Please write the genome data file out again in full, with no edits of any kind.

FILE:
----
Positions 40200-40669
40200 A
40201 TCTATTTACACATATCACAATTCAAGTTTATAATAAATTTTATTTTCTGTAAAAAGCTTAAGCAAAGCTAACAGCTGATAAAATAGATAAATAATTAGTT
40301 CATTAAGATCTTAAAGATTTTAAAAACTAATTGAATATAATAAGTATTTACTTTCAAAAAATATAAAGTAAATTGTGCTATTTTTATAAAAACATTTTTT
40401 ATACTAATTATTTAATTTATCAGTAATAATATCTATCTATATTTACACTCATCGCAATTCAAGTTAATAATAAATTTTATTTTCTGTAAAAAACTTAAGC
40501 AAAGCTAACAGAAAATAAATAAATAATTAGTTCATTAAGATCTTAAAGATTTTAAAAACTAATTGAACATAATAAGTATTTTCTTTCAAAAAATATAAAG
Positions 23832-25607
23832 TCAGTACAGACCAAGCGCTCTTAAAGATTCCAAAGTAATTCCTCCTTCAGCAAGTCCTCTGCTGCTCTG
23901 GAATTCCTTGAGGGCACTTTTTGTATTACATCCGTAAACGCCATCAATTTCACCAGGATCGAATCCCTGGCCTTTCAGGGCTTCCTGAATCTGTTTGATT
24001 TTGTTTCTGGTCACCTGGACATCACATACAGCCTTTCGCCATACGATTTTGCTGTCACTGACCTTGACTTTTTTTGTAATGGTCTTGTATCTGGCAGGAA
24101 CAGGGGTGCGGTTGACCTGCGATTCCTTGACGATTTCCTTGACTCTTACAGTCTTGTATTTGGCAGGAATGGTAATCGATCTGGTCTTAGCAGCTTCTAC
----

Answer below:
Positions 40200-40669
40200 A
40201 TCTATTTACACATATCACAATTCAAGTTTATAATAAATTTTATTTTCTGTAAAAAGCTTAAGCAAAGCTAACAGCTGATAAAATAGATAAATAATTAGTT
40301 CATTAAGATCTTAAAGATTTTAAAAACTAATTGAATATAATAAGTATTTACTTTCAAAAAATATAAAGTAAATTGTGCTATTTTTATAAAAACATTTTTT
40401 ATACTAATTATTTAATTTATCAGTAATAATATCTATCTATATTTACACTCATCGCAATTCAAGTTAATAATAAATTTTATTTTCTGTAAAAAACTTAAGC
40501 AAAGCTAACAGAAAATAAATAAATAATTAGTTCATTAAGATCTTAAAGATTTTAAAAACTAATTGAACATAATAAGTATTTTCTTTCAAAAAATATAAAG
Positions 23832-25607
23832 TCAGTACAGACCAAGCGCTCTTAAAGATTCCAAAGTAATTCCTCCTTCAGCAAGTCCTCTGCTGCTCTG
23901 GAATTCCTTGAGGGCACTTTTTGTATTACATCCGTAAACGCCATCAATTTCACCAGGATCGAATCCCTGGCCTTTCAGGGCTTCCTGAATCTGTTTGATT
24001 TTGTTTCTGGTCACCTGGACATCACATACAGCCTTTCGCCATACGATTTTGCTGTCACTGACCTTGACTTTTTTTGTAATGGTCTTGTATCTGGCAGGAA
24101 CAGGGGTGCGGTTGACCTGCGATTCCTTGACGATTTCCTTGACTCTTACAGTCTTGTATTTGGCAGGAATGGTAATCGATCTGGTCTTAGCAGCTTCTAC